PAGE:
The Arxiu del Regne de Mallorca is the archive of the kingdom of Majorca. Founded in 1851 in order to preserve documents of the old kingdom, the archive was transferred from Palma town hall to the Casa de Cultura de Palma, work on which had been undertaken between 1942 and 1955 - it had been a Franciscan property. As well as the archive, the Casa de Cultura housed the Majorca Public Library and the Museum of Majorca, both of which were later relocated. Ten years ago, there was a modernisation project. The interior redesign created a contemporary and spacious environment for researchers using the archive.
At the start of last week, the archive reopened to the public. This reopening was, as can be imagined, under conditions of strict control, with limited numbers of people and prior appointments. Who can say when or if the archive will operate in the way that it did only a number of weeks ago.
The history of Majorca is part of the broader culture of the island, and the story of the Casa de Cultura, especially its quite recent modernisation, is indicative of an emphasis given to this culture, or at least of a political protestation that has insisted that culture is important while not always backing this up with adequate funding or indeed institutional interest.
In January last year, the Council of Majorca announced that it would be providing grants totalling 1.7 million euros for various cultural initiatives - cinematographic projects, the promotion of cultural activities, the organisation of municipal and associations' archives, the boosting of musical activities, the creation of works of art, and university cultural cooperation. For music festivals and concerts, for example, one tenth of this total was to be made available; film festivals were to receive 250,000 euros.
Some six months later the Council caused consternation among music festival organisers when an apparently new system of awarding subsidies excluded a number of festivals. These included the Chopin Festival in Valldemossa and the Alternatilla Jazz Festival, which is held towards the end of the year and at venues across the island. In February this year, the Council's culture department suggested that it would be correcting this situation and that a new line of subsidies would be presented "in a few weeks". After a few weeks I think we all know what happened.
Towards the end of last month the Council announced that it would be providing 500,000 euros of special aid for the cultural sector: less than a third of the total package which had been made available in January 2019. Another 500,000 euros were announced last week. This funding is for small businesses in the cultural sector with fewer than ten employees. It is aimed at, for instance, bookshops. The maximum per applicant is 1,800 euros.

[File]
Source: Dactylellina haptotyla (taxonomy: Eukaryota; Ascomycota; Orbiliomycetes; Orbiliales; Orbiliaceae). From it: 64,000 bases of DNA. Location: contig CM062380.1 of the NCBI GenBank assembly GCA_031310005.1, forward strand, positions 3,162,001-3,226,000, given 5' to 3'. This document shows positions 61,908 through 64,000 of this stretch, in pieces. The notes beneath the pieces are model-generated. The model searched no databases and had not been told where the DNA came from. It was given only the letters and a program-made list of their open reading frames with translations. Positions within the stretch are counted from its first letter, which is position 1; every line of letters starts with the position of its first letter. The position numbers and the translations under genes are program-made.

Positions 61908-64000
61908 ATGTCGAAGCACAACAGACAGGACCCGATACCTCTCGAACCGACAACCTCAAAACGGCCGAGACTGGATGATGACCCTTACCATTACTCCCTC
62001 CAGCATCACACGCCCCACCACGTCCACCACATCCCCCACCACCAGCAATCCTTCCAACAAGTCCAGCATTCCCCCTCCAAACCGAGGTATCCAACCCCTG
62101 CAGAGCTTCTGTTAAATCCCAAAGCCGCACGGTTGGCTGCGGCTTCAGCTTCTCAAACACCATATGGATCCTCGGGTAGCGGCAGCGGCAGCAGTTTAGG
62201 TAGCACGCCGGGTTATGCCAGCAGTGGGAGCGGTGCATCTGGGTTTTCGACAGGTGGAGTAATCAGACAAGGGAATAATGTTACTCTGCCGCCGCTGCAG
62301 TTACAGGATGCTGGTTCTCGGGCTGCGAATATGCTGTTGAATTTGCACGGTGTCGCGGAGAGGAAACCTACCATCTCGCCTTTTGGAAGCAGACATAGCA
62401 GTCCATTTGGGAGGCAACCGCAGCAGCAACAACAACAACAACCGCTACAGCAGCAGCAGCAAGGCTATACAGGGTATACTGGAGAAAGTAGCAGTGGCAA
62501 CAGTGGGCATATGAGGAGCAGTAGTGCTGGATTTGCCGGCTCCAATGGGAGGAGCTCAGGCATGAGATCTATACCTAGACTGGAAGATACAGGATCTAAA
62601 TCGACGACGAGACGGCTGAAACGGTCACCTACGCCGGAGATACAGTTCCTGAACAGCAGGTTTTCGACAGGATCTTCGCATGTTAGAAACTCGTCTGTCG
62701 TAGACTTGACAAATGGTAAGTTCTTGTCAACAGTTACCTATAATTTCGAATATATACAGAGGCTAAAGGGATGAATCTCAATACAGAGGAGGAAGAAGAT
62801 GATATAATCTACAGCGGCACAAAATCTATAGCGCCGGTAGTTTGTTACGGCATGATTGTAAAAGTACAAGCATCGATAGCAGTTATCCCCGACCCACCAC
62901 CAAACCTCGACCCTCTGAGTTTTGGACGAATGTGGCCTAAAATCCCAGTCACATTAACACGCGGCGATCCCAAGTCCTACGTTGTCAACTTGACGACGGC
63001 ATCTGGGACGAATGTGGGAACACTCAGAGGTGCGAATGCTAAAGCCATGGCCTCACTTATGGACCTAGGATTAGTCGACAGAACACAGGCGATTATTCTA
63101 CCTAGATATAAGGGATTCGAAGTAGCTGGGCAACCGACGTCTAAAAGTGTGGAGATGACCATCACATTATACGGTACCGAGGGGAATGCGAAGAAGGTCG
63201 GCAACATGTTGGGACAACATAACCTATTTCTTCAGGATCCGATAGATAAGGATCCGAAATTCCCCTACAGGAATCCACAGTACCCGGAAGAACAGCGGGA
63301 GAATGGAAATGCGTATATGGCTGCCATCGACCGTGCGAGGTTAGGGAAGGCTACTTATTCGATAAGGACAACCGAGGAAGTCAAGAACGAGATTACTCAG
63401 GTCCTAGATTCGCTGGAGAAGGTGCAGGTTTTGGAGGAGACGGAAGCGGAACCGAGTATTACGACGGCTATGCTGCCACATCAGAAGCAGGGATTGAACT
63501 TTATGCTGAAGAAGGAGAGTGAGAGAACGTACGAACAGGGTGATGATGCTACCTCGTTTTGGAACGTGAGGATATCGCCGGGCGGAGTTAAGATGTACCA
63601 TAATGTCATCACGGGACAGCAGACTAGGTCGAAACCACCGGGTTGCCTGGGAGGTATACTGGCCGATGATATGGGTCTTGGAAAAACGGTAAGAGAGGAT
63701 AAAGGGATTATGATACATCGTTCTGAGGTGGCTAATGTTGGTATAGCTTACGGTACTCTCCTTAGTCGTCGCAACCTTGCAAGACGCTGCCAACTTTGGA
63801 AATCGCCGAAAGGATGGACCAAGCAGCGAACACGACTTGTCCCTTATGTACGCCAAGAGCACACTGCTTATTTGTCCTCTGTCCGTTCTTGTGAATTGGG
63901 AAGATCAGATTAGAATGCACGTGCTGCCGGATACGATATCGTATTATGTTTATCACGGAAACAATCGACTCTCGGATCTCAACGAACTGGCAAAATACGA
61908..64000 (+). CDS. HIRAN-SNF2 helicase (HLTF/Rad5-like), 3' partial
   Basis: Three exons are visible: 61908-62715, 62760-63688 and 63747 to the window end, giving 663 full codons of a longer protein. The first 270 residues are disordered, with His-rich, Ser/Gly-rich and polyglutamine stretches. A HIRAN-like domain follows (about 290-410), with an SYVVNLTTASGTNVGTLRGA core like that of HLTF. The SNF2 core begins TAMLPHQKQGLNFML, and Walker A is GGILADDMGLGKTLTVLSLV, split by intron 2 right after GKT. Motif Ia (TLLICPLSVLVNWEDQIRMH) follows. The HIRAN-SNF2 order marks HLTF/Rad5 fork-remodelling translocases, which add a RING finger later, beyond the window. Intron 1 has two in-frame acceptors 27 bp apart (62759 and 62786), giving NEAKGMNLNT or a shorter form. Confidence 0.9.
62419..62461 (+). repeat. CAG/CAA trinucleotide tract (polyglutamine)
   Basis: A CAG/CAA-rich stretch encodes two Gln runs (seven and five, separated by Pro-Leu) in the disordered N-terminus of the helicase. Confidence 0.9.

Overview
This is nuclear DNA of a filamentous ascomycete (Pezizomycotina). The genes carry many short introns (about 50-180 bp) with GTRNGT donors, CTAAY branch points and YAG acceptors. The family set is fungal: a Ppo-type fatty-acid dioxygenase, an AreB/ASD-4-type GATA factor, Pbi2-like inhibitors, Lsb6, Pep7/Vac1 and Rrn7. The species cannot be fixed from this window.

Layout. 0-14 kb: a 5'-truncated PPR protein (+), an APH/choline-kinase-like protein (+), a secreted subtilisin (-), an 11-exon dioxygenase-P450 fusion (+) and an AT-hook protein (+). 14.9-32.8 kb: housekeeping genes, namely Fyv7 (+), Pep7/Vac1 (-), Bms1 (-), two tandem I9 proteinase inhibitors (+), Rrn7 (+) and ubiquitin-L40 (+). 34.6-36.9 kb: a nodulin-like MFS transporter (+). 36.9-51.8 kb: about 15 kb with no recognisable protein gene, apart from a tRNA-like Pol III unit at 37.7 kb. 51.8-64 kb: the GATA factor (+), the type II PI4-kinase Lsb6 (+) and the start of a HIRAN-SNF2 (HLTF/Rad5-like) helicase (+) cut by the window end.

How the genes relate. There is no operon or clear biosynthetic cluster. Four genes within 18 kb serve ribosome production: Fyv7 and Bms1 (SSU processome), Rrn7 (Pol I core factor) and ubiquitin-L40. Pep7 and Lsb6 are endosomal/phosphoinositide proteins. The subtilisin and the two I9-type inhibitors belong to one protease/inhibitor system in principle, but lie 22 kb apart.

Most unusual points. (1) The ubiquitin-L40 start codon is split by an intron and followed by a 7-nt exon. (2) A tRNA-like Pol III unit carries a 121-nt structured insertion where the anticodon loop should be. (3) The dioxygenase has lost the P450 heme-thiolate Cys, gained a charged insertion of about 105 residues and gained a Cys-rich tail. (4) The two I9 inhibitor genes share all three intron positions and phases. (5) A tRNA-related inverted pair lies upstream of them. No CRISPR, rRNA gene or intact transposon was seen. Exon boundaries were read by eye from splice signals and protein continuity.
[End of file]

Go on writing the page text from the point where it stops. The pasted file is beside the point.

This funding is hardly great, but it is somewhat greater than that which has been forthcoming from the Balearic government. Pilar Costa, the government's spokesperson, is the minister for the presidency and culture. Early last month she had a meeting with representatives from the Balearic audiovisual sector. They were told that, owing to the seriousness of the situation, there would be no calls for grant applications for the cultural sector for the rest of this year. The funding for grants wasn't cancelled completely, it was only "interrupted", the government saying that it didn't know how much money may finally have to be allocated to cultural initiatives. The audiovisual representatives reckoned this was indicative of a "lack of involvement with culture", and they were only referring to their part of the culture industry; there are many other parts to it.
Culture, so often at the back of the queue anyway, now faces a future every bit as uncertain as other sectors. But whereas one of these other sectors - tourism, to which culture is linked - has a private sector with the financial wherewithal to effect recovery, culture for the most part doesn't. This said, there are certain parts of the sector which will have been only moderately affected and won't be unduly harmed by capacity restrictions - art galleries and museums, for instance. They tend not to be rammed with people as it is. As Frederic Pinya, president of Art Palma, has noted: "The only time I've seen a queue for a gallery has been the Nit de l'Art."
The shows are a different matter. Palma Auditorium isn't opening with 30% capacity, and artists can't come to the island anyway. But once capacity and travel restrictions are lifted, one wonders about the public's willingness to be in crowded halls even with various measures, e.g. screens and separated seats. It's going to take time for there to be confidence, and in the meanwhile there is the question of survival.
The government and the Council talk a good cultural game, but their actions don't always bear this out, and let it not be forgotten that the government has seen the cultural and creative industries as a means of economic diversification. This diversification will not be achievable if culture is allowed to collapse.